MS: My Strength

MS reminds me how strong I truly am. MS reminds me that life is good. MS reminds me that time is short.

I don’t know why my immune system attacked my nervous system and left me with multiple scleroses. I don’t know if everything really happens for a reason. I’ve learned that I don’t have to understand. What I have to do is live fully, faithfully, believing in joy and love and my body and mind’s own desire to heal.

By nature I am loving and peaceable, and also incredibly competitive with a tendency toward judgment–especially of myself. Last night, for example, as I did my workout. I went from celebrating my strength and honoring my body for continuing to progress to cursing my weak triceps. I completed multiple sets of 30 military push-ups, which could be considered an accomplishment for anyone—let alone a 40-something fighting MS. Then, as I wobbled during my tricep push-ups, I momentarily gave into frustration.

 

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After 3 sets of 30 military push-ups I chastised myself for my lack of strength… really?!

“Why can’t I do these?”

“I’m so weak!”

“Why?!”

Really. This was my thought process at the end of a beautiful day that had included teaching yoga, working a productive work day supervising school administrators and supporting colleagues, connecting with friends, getting in a strength workout, spending time with my husband, and even just completing my gratitude journal for the day. How quickly and easily I went negative even after what, by all accounts, was a great day!

Nataly Kogan’s book Happier Now: How to Stop Chasing Perfection and Embrace Everyday Moments (Even the Difficult Ones) explains the neuroscience behind our continued obsession with finding fault, seeing the negative, and how that’s led many of us to strive destructively toward perfection. And I’m far from a perfectionist. But I understand that our minds are programmed to see problems. This is meant to help us avoid danger. We must avoid the danger of magnifying those problems, however, and, as HeatherAsh Amara coaches in The Warrior Goddess Training Guide, we can, instead, observe it, name it, and PUT A PERIOD ON IT. it is what it is. We must acknowledge it and then choose, free of judgment, how we will–or even if we will–respond.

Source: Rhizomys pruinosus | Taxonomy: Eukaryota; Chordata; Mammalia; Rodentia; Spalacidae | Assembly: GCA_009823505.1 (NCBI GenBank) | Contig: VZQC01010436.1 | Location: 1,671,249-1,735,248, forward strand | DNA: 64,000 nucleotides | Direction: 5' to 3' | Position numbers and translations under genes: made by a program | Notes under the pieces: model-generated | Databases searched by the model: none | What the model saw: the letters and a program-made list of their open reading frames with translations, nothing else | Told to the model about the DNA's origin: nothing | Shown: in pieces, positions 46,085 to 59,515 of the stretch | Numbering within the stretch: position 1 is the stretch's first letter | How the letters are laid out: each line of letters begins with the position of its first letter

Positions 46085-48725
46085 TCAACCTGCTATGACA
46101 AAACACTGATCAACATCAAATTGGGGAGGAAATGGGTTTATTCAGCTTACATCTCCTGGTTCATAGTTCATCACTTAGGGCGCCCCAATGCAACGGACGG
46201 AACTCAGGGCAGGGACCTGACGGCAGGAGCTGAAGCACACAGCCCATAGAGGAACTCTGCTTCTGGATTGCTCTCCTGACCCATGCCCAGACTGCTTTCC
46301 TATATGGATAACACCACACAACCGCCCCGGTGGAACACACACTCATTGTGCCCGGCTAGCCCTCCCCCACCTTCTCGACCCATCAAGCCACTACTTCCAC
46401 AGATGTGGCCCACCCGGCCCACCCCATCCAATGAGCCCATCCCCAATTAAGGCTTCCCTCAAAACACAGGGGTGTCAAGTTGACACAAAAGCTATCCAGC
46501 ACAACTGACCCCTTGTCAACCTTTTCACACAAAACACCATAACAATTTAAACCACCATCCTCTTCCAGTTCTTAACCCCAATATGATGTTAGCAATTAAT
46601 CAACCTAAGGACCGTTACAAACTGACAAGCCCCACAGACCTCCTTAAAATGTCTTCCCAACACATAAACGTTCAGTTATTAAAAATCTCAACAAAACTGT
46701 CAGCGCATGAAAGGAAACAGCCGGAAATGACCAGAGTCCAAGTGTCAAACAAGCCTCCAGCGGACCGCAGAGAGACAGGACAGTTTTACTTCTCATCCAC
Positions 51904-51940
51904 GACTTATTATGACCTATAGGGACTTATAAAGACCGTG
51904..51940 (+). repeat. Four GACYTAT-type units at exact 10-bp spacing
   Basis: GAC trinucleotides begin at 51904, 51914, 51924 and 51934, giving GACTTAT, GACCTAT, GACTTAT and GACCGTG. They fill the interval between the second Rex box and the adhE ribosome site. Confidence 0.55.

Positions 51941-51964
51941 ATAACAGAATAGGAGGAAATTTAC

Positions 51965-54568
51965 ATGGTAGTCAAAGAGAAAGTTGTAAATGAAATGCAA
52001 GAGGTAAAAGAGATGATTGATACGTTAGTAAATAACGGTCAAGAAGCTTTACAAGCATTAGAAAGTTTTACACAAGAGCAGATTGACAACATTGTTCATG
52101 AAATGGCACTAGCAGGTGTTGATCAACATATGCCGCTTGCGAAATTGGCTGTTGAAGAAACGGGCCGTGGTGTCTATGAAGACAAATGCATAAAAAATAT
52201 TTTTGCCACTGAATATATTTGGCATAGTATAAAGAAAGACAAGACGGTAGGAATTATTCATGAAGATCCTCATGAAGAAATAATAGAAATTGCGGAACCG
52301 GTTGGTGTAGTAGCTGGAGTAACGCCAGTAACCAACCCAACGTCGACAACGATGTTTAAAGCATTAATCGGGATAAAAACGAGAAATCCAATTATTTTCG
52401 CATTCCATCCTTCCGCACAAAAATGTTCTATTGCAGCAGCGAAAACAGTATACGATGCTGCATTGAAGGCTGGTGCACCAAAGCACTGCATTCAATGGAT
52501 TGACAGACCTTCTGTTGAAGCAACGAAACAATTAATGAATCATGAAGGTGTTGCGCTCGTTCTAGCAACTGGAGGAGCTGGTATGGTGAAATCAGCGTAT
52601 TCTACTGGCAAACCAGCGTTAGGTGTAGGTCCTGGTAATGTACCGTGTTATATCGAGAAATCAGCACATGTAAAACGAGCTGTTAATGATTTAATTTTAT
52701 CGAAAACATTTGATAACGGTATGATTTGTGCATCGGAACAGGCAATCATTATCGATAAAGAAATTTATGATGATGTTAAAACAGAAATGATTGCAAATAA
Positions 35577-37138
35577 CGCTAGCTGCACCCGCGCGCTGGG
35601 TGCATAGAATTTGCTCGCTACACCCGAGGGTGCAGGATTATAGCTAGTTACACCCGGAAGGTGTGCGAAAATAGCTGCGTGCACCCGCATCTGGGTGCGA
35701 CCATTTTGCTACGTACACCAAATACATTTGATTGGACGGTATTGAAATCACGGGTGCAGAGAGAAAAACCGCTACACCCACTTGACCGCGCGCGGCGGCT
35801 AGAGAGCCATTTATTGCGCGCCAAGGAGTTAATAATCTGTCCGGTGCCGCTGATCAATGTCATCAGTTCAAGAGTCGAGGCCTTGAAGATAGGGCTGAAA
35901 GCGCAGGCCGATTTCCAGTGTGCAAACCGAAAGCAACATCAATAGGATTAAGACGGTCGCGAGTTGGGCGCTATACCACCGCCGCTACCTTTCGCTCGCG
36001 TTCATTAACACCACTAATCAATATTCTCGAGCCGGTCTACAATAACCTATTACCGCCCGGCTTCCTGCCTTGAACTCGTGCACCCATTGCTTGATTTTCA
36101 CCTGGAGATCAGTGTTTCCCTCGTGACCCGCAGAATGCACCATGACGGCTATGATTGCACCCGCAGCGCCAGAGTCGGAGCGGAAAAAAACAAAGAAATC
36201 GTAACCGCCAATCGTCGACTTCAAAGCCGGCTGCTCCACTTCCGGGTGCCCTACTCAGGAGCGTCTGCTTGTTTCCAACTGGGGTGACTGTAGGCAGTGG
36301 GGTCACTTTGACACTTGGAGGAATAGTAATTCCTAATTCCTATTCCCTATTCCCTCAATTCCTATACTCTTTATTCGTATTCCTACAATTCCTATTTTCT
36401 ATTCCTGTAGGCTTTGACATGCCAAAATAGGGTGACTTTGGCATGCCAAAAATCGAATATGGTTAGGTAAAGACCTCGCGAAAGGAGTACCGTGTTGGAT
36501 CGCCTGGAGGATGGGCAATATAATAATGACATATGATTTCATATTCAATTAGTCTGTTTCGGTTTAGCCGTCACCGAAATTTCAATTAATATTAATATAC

So. I struggle to complete ten tricep push-ups in a set. I CAN DO TRICEP PUSH-UPS. I can move and keep strengthening my body. I have the luxury of time to dedicate to reading and learning, stretching and growing. I lived a great day and then had time to reflect and give thanks.

MS reminds me that some can’t move their bodies. Some don’t have time to rest. Some don’t have resources to heal.

My God, MS reminds me how much I truly have and truly am. I am blessed.

So today I give thanks for my strength. And I give thanks that MS reminds me that every movement of my body is a miracle not to be taken for granted.

I can’t wait to see how I get to celebrate and embrace my blessings today.

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My Soul Songs: Optimism

There doesn’t have to be a silver lining in all things. But the blessing is that there’s one anyway–if you look for it. That doesn’t mean we have to be thankful for all challenges and tragedies. But we can be thankful for the learning, for the response, for the deep breath when we realize we are still here and we can move forward positively or negatively. It’s our choice. I choose to be optimistic. I choose to make something good out of every experience I can.

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My Soul Songs: All I Was and All I Am

All I Was and All I Am

I thought all I was, all I had going for me, was being smart. At school, I had an identity and an escape. No one knew anything else of me or my life.

Then I learned that I was strong. I overcame illness and wowed everyone with my gymnastics and my spirit.

And when I prayed I knew I was happy. I knew I wasn’t like so many I saw around me. My energy was different. Silver linings filled my view and hope filled my heart.

My tear-stained pillow would be replaced with a bed of my own making. I ventured out to find my place in this world and I found myself.

I wasn’t “the pretty one.” I wasn’t “the creative one.” I wasn’t “the funny one.” I certainly wasn’t “the popular one.”

That’s okay.

I was so much more.

If I was to be just “one” I wanted to be “the joyful one.” But I realized none of us is one-dimensional.

I had to be shown my own reflection in the hearts and healers who came into my life over the years.

I had to help others find out who they were and what made them special before I truly knew how special I was.